Alzheimer’s Disease and Dementia Facts

What is dementia?

Dementia is an overall term for a set of symptoms that are caused by disorders affecting the brain. Symptoms may include memory loss and difficulties with thinking, problem-solving or language, severe enough to reduce a person’s ability to perform everyday activities. A person with dementia may also experience changes in mood or behaviour.

Dementia is progressive, which means the symptoms will gradually get worse as more brain cells become damaged and eventually die.

Dementia is not a specific disease. Many diseases can cause dementia, including Alzheimer’s disease, vascular dementia (due to strokes), Lewy Body disease, head trauma, fronto-temporal dementia, Creutzfeldt-Jakob disease, Parkinson’s disease, and Huntington’s disease. These conditions can have similar and overlapping symptoms.

Some treatable conditions can produce symptoms similar to dementia, for example, vitamin deficiencies, thyroid disease, sleep disorders, or mental illness. It is therefore important to arrange for a full medical assessment as early as possible.

Getting a timely diagnosis can help you access information, resources and support through the Alzheimer Society, benefit from treatment, and plan ahead.

Normal aging vs dementia

Alzheimer’s disease and other dementias are not a part of normal aging.

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Almost 40 per cent of people over the age of 65 experience some form of memory loss. When there is no underlying medical condition causing this memory loss, it is known as “age-associated memory impairment,” which is considered a part of the normal aging process.

Brain diseases like Alzheimer’s disease and other dementias are different.

Age-associated memory impairment and dementia can be told apart in a number of ways. Below are some examples.

Note: this is not a diagnostic tool.

Normal Aging

Dementia

Not being able to remember details of a conversation or event that took place a year ago Not being able to recall details of recent events or conversations
Not being able to remember the name of an acquaintance Not recognizing or knowing the names of family members
Forgetting things and events occasionally Forgetting things or events more frequently
Occasionally have difficulty finding words Frequent pauses and substitutions when finding words
You are worried about your memory but your relatives are not Your relatives are worried about your memory, but you are not aware of any problems
If you are worried about your memory, talk to your family doctor.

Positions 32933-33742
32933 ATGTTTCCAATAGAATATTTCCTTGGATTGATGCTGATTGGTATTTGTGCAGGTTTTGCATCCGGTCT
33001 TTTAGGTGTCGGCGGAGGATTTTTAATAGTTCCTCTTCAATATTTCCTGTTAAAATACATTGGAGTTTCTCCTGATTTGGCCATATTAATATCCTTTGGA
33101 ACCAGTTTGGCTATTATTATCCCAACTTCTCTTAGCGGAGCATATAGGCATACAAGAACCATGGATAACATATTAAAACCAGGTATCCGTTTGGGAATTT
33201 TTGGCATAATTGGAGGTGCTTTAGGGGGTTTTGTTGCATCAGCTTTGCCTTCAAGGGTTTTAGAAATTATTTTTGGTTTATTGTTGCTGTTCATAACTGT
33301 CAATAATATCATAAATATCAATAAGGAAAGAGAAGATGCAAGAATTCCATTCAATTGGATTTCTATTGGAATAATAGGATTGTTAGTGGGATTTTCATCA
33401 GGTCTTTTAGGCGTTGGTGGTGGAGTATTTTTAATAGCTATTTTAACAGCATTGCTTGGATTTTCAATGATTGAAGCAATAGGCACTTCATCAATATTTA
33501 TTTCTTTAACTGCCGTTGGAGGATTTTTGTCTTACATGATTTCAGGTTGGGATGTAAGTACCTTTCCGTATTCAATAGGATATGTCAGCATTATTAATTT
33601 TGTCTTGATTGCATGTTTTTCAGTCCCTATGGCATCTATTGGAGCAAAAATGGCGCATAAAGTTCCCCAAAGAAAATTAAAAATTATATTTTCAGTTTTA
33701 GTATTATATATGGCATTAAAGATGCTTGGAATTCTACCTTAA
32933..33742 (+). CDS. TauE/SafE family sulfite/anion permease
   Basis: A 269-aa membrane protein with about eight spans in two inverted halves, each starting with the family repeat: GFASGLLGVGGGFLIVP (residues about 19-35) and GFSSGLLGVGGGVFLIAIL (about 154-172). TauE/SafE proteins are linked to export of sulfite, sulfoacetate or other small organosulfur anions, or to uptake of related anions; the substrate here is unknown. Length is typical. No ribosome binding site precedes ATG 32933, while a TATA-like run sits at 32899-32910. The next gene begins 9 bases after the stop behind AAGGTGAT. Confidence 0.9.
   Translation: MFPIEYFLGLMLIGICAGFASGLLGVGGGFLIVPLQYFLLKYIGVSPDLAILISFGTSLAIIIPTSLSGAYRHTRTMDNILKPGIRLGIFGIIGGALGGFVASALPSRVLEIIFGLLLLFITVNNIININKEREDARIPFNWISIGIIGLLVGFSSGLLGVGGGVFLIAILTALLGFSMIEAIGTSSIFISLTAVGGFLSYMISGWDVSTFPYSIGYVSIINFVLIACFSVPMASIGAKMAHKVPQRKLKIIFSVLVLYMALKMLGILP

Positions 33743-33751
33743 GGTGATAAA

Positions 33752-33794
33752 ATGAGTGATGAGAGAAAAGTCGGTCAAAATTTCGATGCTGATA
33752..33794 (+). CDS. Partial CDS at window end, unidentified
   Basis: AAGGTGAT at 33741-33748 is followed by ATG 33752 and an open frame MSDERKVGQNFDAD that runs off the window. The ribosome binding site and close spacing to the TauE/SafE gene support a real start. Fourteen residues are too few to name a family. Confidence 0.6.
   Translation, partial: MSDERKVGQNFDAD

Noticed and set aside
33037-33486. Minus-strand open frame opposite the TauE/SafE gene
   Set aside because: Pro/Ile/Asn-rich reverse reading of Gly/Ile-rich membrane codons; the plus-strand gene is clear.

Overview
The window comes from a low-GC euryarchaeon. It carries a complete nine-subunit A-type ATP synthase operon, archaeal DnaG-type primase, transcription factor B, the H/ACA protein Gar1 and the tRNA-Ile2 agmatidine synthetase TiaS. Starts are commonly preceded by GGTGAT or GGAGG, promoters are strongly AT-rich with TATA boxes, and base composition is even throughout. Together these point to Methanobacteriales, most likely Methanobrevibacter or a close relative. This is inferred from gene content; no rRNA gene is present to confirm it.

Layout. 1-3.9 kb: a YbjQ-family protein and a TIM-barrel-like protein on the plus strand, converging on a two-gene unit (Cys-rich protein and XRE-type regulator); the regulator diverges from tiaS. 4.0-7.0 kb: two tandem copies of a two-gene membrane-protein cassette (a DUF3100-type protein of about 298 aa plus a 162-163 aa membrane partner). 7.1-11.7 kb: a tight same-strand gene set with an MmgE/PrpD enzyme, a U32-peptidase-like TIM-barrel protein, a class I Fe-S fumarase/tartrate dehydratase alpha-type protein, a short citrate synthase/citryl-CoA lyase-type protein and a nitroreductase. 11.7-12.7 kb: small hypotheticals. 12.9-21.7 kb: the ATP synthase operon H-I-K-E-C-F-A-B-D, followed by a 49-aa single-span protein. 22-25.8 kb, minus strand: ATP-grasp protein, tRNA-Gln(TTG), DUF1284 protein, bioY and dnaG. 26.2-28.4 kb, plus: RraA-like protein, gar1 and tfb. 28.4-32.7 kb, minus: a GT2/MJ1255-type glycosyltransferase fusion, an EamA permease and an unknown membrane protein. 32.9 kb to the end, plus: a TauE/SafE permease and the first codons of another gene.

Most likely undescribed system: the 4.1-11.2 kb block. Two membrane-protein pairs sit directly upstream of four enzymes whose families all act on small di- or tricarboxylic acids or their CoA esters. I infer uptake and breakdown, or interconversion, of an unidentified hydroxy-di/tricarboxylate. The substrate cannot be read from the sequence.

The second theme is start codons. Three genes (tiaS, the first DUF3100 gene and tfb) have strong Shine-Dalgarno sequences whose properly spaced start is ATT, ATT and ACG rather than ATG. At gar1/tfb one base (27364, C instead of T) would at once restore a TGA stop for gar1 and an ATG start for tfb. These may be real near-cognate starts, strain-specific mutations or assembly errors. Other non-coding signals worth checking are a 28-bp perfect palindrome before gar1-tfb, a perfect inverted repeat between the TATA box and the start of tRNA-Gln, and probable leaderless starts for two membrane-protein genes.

Tips for coping with normal age-related memory difficulties:

Keep a routine
Organize information (keep details in a calendar or day planner)
Put items in the same spot (always put your keys in the same place by the door)
Repeat information (repeat names when you meet people)
Run through the alphabet in your head to help you remember a word
Make associations (relate new information to things you already know)
Involve your senses (if you are a visual learner, visualize an item)
Teach others or tell them stories
Get a full night’s sleep
Learn more about what you can do to maintain your brain health and strengthen your memory
It’s important to know when to see your doctor about memory concerns but it’s equally important to know that forgetting someone’s name doesn’t necessarily mean that you are getting dementia.

Stigma

As of June 2016, an estimated 564,000 Canadians are living with Alzheimer’s disease and other dementias, yet people with the illness often feel excluded or treated differently.

Stereotypes or misinformation can intimidate friends and family. Some believe that nothing can be done, or dismiss symptoms as “just a normal part of old age.”

Negative language is often used to describe Alzheimer’s disease and other dementias. The wording tends to focus on the illness and reduces people with the disease to a series of labels, symptoms or medical terms.

It is important to be aware that negative reactions from friends, family and professionals can impact a person’s well-being and ability to manage the changes brought about by the disease.

Where do you stand? Test your attitude. Our quiz offers six scenarios and asks how you would handle the situation. There is no right or wrong answer, but your responses may surprise you.

Take the challenge now >

Be a stigma buster

Stigma not only hurts people with the disease but also discourages their families from confiding in others or getting the support they need.

You can help reduce stigma.

Here are six easy ways you can make a difference: